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Novel Nanostructures Give Boost to Phase Change Memory

KAIST researchers reduce power consumption of PRAM, overcoming one of its shortcomings in mobile electronics

2 min read
Novel Nanostructures Give Boost to Phase Change Memory

Flash memory is that non-volatile (NV) memory that everyone believes is ripe to be displaced in mobile electronics. But instead it has remained remarkably resilient undergoing just enough incremental improvements over the years to maintain its dominant position in the field.

Among the alternatives attempting to mount a commercial challenge to flash is phase-change random access memory (PCRAM or PRAM).  PRAM operates by heating a material in the memory cell that switches between a conductive crystalline phase and a resistive amorphous phase, imparting the binary characteristic necessary for memory.

While Samsung has commercialized PRAM with a 512Mb device, its writing current has to be reduced by at least one-third if it is to find wide adoption in mobile electronics, according to Korean Advanced Institute of Science and Technology (KAIST). Now those researchers claim to have taken a significant step towards achieving this lower power consumption by employing a new type of nanostructure for the PRAM.

The material, which is described in the journal ACS Nano ("Self-Assembled Incorporation of Modulated Block Copolymer Nanostructures in Phase-Change Memory for Switching Power Reduction"), employs self-assembled block copolymer silica nanostructures.  Block copolymers are particularly attractive in this application because they can produce self-ordered arrays with sub-20 nm features through relatively simple spin-coating and plasma treatments.

The real payoff with the new material is that it has resulted in a five-fold decrease in the required writing current, which corresponds to a power reduction of five percent.

One strategy for reducing switching power consumption in PRAM has been by decreasing the size of the contact area between the heating layer of the PRAM and the actual phase-change materials. The KAIST researchers achieved this by incorporating the silica nanostructures on top of the phase-change material.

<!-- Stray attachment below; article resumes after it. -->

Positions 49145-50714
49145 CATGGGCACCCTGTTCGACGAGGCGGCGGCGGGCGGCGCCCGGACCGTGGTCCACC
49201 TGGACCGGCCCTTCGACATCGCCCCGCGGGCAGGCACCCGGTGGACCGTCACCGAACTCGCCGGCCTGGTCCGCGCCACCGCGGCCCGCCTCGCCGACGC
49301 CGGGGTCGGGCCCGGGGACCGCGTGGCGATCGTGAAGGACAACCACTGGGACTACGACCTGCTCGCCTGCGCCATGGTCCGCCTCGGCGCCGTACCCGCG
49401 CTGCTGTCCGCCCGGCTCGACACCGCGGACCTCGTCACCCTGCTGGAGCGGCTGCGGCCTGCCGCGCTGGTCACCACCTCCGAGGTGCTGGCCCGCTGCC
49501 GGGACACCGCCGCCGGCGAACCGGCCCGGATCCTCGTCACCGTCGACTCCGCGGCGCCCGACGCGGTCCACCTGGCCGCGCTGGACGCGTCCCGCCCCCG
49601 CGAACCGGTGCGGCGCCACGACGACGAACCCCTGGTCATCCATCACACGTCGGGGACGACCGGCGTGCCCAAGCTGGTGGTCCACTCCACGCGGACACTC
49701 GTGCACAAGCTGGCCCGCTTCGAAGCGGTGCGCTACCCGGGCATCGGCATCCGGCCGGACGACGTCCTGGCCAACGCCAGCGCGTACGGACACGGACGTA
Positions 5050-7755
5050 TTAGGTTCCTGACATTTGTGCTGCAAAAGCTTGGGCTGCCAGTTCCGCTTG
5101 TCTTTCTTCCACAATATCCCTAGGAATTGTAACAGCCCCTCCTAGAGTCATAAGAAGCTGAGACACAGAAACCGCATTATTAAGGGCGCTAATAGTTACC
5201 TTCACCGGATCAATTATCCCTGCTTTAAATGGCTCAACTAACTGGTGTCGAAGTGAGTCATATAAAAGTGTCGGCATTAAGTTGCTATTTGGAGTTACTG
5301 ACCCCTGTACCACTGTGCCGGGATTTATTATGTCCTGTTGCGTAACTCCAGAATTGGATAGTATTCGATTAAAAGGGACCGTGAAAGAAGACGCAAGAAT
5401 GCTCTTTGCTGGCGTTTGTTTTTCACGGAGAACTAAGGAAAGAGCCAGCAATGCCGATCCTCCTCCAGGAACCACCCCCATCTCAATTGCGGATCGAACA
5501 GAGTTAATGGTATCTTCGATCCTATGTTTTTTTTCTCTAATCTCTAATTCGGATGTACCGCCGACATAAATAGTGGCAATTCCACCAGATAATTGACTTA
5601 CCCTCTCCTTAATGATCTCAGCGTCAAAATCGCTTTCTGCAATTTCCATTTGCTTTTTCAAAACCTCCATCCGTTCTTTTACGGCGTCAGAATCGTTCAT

"This is a very good example that self-assembled, bottom-up nanotechnology can actually enhance the performance of electronic devices,” says Keun-Jae Lee, one of the lead KAIST researchers, in a press release. “We also achieved a significant power reduction through a simple process that is compatible with conventional device structures and existing lithography tools."

Whether this will be the feature that can help PRAM compete with flash is not clear. But one can imagine that KAIST's national neighbor--Samsung--will be intrigued by this latest development.

Illustration: KAIST

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3 Ways 3D Chip Tech Is Upending Computing

AMD, Graphcore, and Intel show why the industry’s leading edge is going vertical

8 min read
A stack of 3 images.  One of a chip, another is a group of chips and a single grey chip.
Intel; Graphcore; AMD

A crop of high-performance processors is showing that the new direction for continuing Moore’s Law is all about up. Each generation of processor needs to perform better than the last, and, at its most basic, that means integrating more logic onto the silicon. But there are two problems: One is that our ability to shrink transistors and the logic and memory blocks they make up is slowing down. The other is that chips have reached their size limits. Photolithography tools can pattern only an area of about 850 square millimeters, which is about the size of a top-of-the-line Nvidia GPU.

For a few years now, developers of systems-on-chips have begun to break up their ever-larger designs into smaller chiplets and link them together inside the same package to effectively increase the silicon area, among other advantages. In CPUs, these links have mostly been so-called 2.5D, where the chiplets are set beside each other and connected using short, dense interconnects. Momentum for this type of integration will likely only grow now that most of the major manufacturers have agreed on a 2.5D chiplet-to-chiplet communications standard.

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